The Role of Women in Development

By: Hangama Qasemi; Translated by: Jandad Jahani

Development, a multifaceted concept, segregates countries into categories such as developed, less developed, and underdeveloped. This classification is based on their advancement across numerous sectors, including economics, politics, culture, and society. To promote this development, governments employ short-term, medium-term, and long-term strategies. Amidst all this, what is the actual definition of development, and how does a woman fit into its blueprint?

Development is the ongoing narrative of enhancing the quality of life, preserving dignity, and ensuring freedom for individuals. It’s nearly impossible to gauge the development level of societies without considering their habits, values, norms, and beliefs. Fast-forward twenty-two years to the initiation of our nation’s development journey, and focus on the opportunities presented post-2001, after the establishment of the republic government. Businesses thrived, numerous commercial and service companies, transportation entities, and banks were operational, considerable investments were allocated for infrastructure, educational opportunities were non-discriminatory, and a parliament was formed. Despite these achievements, Afghanistan remains a country that’s off the development track. The question that arises here is why, and where did we falter?

Our failure to progress towards development is primarily linked to the issue of women’s empowerment. It’s important to understand that development isn’t solely dependent on capital, knowledge, economic power, science, or technology. In the absence of empowered women, all of this is unstable. Development cannot be expected while sidelining women.

Women’s empowerment is a crucial indicator of development, and achieving it necessitates their active participation in the social, political, and cultural spheres. The higher the women’s participation in these arenas, the more developed the society. Although universities were opened for women during the Republic, and many girls attended, their social presence and active participation were limited. Despite being educated, some chose not to seek employment. This issue, in my view, stems from socio-cultural constraints and lack of awareness among women.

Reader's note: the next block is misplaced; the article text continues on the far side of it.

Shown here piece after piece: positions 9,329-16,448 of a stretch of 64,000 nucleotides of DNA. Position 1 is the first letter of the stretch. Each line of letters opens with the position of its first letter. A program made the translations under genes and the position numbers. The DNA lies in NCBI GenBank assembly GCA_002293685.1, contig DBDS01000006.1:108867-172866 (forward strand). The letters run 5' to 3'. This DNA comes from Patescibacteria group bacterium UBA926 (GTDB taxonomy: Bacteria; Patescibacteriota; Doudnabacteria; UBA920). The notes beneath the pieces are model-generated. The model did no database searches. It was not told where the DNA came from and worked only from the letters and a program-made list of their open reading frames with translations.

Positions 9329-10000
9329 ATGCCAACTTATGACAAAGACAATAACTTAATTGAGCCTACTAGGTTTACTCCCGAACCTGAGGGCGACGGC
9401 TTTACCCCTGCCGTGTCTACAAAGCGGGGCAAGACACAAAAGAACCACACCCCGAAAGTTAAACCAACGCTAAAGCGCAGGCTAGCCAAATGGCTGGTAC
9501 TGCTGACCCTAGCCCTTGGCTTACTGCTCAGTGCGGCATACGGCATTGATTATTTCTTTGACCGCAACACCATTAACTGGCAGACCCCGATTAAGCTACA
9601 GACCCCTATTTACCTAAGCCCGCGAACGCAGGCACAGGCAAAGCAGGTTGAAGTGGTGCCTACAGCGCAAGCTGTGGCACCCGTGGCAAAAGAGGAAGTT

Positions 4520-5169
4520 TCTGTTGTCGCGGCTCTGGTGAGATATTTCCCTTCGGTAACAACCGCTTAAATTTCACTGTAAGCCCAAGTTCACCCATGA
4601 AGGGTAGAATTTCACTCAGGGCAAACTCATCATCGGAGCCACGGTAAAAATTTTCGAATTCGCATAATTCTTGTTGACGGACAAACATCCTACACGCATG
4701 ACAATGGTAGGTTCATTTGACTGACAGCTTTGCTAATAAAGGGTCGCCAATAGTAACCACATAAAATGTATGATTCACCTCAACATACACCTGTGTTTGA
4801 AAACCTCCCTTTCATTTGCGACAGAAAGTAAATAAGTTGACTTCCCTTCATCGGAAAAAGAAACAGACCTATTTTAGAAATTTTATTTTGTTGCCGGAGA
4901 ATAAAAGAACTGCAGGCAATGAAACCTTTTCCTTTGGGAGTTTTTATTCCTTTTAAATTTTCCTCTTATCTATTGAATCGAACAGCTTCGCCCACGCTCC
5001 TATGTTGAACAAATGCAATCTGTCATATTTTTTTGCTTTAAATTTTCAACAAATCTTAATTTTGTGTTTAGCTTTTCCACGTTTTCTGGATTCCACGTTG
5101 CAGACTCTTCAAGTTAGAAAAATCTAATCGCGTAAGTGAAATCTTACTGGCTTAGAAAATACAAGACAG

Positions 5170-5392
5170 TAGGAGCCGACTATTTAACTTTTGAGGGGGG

Inaccurate beliefs, social norms, and customs, coupled with misinterpretations stemming from cultural and societal attitudes, have restricted women to their homes, limiting their responsibilities to domestic chores and familial duties. This mindset has prevented even highly skilled and educated women from assuming leadership roles. Often, women are compelled to abandon their careers due to familial pressures or settle for traditional roles such as teaching, thereby excluding them from prominent positions.

Undeniably, politics, country management, and family matters are predominantly male-controlled. However, Afghan women, influenced by a social system that endorses discrimination, have unconsciously adopted patriarchal thoughts, sometimes even reinforcing male-centered ideologies. This mindset permeates not only urban women but also those residing in remote provincial areas. The lack of awareness has prevented women from recognizing these inequities and challenging the status quo.

Sara Lange, a renowned expert in women’s studies, highlights “awareness” as a crucial empowerment stage. This stage involves understanding gender roles and acknowledging that they are influenced by culture and are alterable. By developing gender awareness, gender equality can be viewed as a developmental objective and an integral part of the empowerment ideology.

In light of the prevailing culture and lack of awareness, women in the country are handicapped. So, how can we alter this and pave the way for development? The answer lies in empowering women. Empowered women, while assuming roles as leaders, entrepreneurs, and politicians, also raise children equipped with critical thinking, diversity, dynamism, responsibility, and receptiveness to criticism. These attributes foster sustainable and continuous development.

The Taliban’s rise to power, however, plunged us into a myriad of problems. Not only have we halted progress, but we’ve also strayed from the development path. Access to education and improved literacy rates are development indicators that cannot be achieved without considering the female population.

Additionally, in developed societies, we witness the participation of all citizens, including women, in governance and societal management. This principle has been breached in the past two years due to the exclusion of women. Development hinges on the realization of economic and social equality and the maintenance of social discipline.

Therefore, the empowerment of women remains a pivotal factor in the growth and development of our society. This fact highlights the urgent need for not just acknowledging, but actively advocating for the pivotal role women play in every facet of development. It is only through a collective endeavor, encompassing a blend of societal, cultural, political, and educational reforms, that we can hope to carve out a path for sustainable development that puts women at its core. We must remember that a society can only truly advance when every one of its members, regardless of gender, is allowed and encouraged to contribute their utmost potential to its progress.